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Filed Under: Economy

About the Author: Jeremy Vohwinkle is a Chartered Retirement Planning Counselor® and spent a few years working as a financial planner. Today, he helps people make the most of their money by writing about personal finance here and elsewhere on the web. Jeremy is also Coach at Adaptu and a regular contributor for other publications such as Intuit, and American Express. Be sure to follow Jeremy on Twitter or Google+.

3 comments
Frugal Dad
Frugal Dad

I feel sorry for the thousands of Bear Sterns employees (well, many ex-employees now) who were stuck holding a bag of rapidly declining retirement portfolios. Just another reason to diversify, diversify, diversify!

Jen
Jen

This whole debacle has just been bizarre.... It's like a Moment of Zen. Especially when I hear the news first thing in the morning, when I'm not quite awake ;)

For my own investments, I put my money in index funds, or funds of index funds. I might be a smidge too light in the bond funds, so I am considering changing my 401(k) contributions to put more money in bonds and a little less in stocks, but I don't see that as an urgent matter. Then again, the overall value of the stock funds may have fallen enough that my asset allocation is on target ;P

My bigger concern is that people will continue to panic and make a bad situation worse.

Lily
Lily

I think I read that the Fed has also increased the discount window to 90 days, which means bank borrowers have 3x as much time to pay back the Fed. This news is also not really bolstering the market, but it shows a willingness for the Fed to take extraordinary steps to intervene.

Whether this is a good thing, I'm not sure. A lot of people have been blasting Bernanke as a Wall Street crony, and his action certainly speaks to this image. Providing JPM support in its ridiculous bargain-basement purchase of Bear? Opening its coffers to investment banks?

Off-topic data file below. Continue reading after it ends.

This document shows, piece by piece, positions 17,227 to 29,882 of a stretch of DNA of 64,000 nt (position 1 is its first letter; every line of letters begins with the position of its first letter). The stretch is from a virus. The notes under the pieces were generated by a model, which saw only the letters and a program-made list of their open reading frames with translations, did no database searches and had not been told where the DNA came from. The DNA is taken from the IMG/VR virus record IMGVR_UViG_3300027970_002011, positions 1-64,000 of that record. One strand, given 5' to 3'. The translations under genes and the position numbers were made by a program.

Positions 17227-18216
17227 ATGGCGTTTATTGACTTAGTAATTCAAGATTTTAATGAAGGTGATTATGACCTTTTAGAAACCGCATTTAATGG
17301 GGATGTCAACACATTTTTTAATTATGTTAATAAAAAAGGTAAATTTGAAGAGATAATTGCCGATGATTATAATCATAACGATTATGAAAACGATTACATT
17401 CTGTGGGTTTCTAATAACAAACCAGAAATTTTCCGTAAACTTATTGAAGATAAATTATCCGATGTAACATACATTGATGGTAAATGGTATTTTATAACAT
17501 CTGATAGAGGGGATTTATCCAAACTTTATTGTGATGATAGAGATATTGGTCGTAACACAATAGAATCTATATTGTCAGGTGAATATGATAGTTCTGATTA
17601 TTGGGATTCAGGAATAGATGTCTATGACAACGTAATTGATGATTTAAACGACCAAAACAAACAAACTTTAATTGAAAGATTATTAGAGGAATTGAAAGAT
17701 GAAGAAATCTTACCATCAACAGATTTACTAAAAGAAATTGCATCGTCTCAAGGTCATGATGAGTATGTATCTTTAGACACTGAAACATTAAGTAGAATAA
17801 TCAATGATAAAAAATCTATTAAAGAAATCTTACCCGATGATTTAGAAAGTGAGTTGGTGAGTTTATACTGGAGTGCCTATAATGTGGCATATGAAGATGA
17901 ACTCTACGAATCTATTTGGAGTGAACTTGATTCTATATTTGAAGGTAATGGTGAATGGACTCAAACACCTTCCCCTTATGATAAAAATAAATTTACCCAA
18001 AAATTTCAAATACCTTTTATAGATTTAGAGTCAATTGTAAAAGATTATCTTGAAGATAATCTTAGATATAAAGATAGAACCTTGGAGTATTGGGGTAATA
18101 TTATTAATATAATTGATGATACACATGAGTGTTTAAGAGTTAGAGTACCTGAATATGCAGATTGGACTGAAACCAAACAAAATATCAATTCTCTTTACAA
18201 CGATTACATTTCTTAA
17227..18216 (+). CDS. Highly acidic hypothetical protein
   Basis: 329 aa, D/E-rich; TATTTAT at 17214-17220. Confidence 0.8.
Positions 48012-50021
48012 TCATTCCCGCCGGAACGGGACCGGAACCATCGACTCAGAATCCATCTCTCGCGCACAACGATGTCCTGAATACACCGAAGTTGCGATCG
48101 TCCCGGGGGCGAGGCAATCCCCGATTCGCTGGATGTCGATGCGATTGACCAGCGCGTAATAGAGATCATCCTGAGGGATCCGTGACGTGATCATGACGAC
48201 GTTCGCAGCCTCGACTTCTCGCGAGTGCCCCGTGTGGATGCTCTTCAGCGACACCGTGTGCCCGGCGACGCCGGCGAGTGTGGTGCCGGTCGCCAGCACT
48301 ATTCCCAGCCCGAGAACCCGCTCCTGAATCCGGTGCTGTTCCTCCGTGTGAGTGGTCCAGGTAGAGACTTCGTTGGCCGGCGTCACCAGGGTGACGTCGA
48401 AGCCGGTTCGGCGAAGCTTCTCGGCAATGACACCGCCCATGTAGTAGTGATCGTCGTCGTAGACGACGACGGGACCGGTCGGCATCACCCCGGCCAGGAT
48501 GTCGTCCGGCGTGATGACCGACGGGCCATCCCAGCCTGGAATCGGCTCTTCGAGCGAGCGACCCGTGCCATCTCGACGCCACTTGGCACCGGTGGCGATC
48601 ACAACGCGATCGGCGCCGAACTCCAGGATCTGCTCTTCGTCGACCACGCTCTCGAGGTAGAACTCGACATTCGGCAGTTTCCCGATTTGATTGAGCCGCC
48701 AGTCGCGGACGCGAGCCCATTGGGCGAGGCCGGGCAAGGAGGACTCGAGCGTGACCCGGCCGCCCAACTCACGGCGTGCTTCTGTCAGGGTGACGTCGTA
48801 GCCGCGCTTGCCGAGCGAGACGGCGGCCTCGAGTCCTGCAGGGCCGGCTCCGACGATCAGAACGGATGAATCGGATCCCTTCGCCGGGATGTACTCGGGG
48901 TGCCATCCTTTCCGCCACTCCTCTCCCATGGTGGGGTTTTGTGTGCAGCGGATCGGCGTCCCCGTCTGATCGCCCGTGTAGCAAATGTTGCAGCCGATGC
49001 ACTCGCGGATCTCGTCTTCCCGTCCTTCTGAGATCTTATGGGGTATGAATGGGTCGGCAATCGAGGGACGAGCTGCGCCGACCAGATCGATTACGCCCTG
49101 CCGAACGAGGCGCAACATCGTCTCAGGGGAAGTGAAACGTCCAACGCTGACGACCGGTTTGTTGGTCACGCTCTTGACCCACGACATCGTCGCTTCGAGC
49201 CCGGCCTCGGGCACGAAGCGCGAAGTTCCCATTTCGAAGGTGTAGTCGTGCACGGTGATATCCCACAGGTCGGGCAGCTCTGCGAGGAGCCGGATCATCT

I find it hard to criticize Bernanke. I can see where recent Fed actions have (1) not improved liquidity or market conditions and (2) greatly increased the risk of higher inflation. But on the other hand, I can't say with any degree of certainty that the alternative (not lowering rates, not taking measures to bail out banks) would be much better. For all I know, that would have meant a run on ALL banks, not just Bear, and a collapse of our economic structure (rather than the mild correction/recession that a lot of Fed-critics suppose).

I'm still steadily funneling my money into retirement accounts. It's a rough time to enter the market as a recent college grad, but hopefully I'll forget all about this turmoil in a decade or two. Meanwhile, I'm having great fun shorting financial stocks and buying ultra-short ETFs in my fake investment portfolios (stock games are fun when the actual market isn't).

P.S. The $2-per-share price tag is also significant when you consider that - from what I hear - Bear's headquarters building is worth more than the entire cost of the deal. So essentially Bear paid JPM.